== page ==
4 Restarting antipsychotic treatment after discontinuation can be acceptable in extreme circumstances, if no major safety concerns had arisen during previous periods of treatment, in cases of: - Recurrence of severe symptoms after withdrawal resulting in risk / distress that had previously improved with anti-psychotic treatment Apathy Verbal aggression (e.g. shouting, cursing) associated with dementia, without underlying psychosis Verbal agitation (e.g. vocal agitation, demanding behaviour) associated with dementia, without underlying psychosis Specific definition when antipsychotics may be prescribed in case of an underlying psychotic disorder - Recurrence of severe symptoms after withdrawal, if withdrawal was before completing a 12-week course - A distinct and separate occurrence of a new episode of symptoms after a prolonged period without symptoms - Long-term treatment with antipsychotics in people with dementia should always be handled by a specialist. Attachment 1: Defining the threshold at which antipsychotics can be prescribed (a) The patient is suffering from severe and continuous distress, without any relief, and with a severe negative effect on the quality of life AND/OR (b) The behaviour is causing severe and continuous distress, without any relief, to other patients or family caregiver AND (c) The benefits of antipsychotic treatment is expected to outweigh the adverse effects/ events AND (d) The behaviour is not caused by an underlying medical or somatic disorder (e.g. pain, infection, hunger, defecation/constipation, sleeping disturbances) AND (e) The behaviour is not caused by anxiety disorder or depression AND (f) The behaviour is not caused by psychosocial factors or factors in the environment (e.g. interaction with staff or other patients) AND (g) Psychosocial and environmental interventions have been tried without any success Symptoms that may justify treatment with antipsychotics, IF they are related to a psychotic disorder, are: Severe physical aggression Severe verbal aggression (e.g. shouting, cursing) Severe verbal agitation (e.g. vocal agitation, demanding behaviour) Severely distressing anxiety Antipsychotics should not be prescribed for treatment of: Hyper sexuality / inappropriate behaviour Definition of the threshold for an acute extreme situation (a) The behaviour is causing acute and tangible physical harm to patient self, AND/OR (b) The behaviour is causing acute and tangible risk of severe physical harm to others AND (c) Other non-antipsychotic sedative medicines are expected to cause more risks or are less likely to be effective than antipsychotics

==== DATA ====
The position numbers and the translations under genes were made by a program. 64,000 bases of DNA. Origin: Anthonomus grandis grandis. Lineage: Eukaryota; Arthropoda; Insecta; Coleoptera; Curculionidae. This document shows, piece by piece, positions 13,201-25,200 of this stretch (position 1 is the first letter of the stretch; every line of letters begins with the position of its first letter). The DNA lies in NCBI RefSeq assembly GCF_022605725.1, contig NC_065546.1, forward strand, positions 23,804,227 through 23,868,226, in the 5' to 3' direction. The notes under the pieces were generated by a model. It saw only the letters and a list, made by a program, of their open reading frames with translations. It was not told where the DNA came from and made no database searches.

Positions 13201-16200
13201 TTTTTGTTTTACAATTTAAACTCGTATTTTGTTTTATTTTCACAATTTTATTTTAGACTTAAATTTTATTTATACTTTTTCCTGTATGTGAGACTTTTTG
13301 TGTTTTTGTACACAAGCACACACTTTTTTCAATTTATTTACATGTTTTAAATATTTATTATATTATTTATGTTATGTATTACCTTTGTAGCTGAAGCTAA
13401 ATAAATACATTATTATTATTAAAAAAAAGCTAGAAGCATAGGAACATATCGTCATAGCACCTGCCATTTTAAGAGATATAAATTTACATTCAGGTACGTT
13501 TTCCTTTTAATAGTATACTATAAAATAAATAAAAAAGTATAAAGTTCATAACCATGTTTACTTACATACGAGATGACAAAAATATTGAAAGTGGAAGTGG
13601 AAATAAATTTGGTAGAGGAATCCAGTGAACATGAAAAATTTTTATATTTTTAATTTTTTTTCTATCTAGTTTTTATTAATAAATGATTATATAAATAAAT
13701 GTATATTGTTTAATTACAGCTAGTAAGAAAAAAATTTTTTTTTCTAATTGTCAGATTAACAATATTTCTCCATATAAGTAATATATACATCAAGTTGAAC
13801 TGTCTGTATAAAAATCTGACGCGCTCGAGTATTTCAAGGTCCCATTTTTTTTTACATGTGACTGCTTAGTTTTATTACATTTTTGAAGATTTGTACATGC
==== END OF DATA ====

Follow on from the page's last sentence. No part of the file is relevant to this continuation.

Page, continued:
5 Symptoms that may indicate an extreme acute situation, are: Severe and harmful physical aggression; Severe physical exhaustion; Severe eating/drinking disorders with a risk of malnourishment / dehydration. Note: Some additional key principles that can guide the decision-making are: - The threshold for prescription should be higher if the behaviour is not caused by an underlying psychotic disorder. - The threshold for prescription should be higher if the problem identified is the distress to other patients or staff rather than distress to the patient him- or herself. - The threshold for prescription should be higher if the behaviour is related to a specific social situation or environmental factor. Attachment 2: Assessments prior to prescription In all cases, a detailed assessment should be carried out, before prescribing antipsychotics (in case of prescription in an acute situation, assessment may be carried out when the situation has calmed down). Assessments should be carried out through the means of, at least: - Observation - Physical examination - Neurological examination - Psychiatric examination - Interview with patient (where possible), caregivers and other informants - Available standardized assessment scales should be used (e.g. NPI, BEHAVE-AD, CMAI). Assessment should include, at least: Medical causative factors - Infection (e.g. urinary tract or pneumonia) - Pain - Hunger - Constipation Alternative psychiatric co-morbidities - Depression - Anxiety - Sleep disorders - Delirium Social or environmental factors - Interaction with other residents, family and staff - Physical factors such as space available in the care home, amount of stimuli, lack of privacy and autonomy Manifestation of behaviour and associated risks - Description of the behaviour, i.e. the manifestation, severity, and persistency of the target symptoms - The consequences of the behaviour, i.e. the manifestation, severity, and frequency of risks and distress associated with the target symptom - The cause of the behaviour, i.e. the cause of the target symptom including possible environmental triggers Risk groups Before prescribing antipsychotics, the following risk factors should be considered: - Cardiac arrhythmia - Cases where patients use medication that can prolong the QT-interval - Lewy Body Dementia - Parkinson s disease Before initiating antipsychotic treatment, assessments of the following symptoms should be carried out, to rule out that symptoms that may appear later, are associated with antipsychotic treatment: - Motor symptoms - Cardiac arrhythmias - Orthostatic hypotension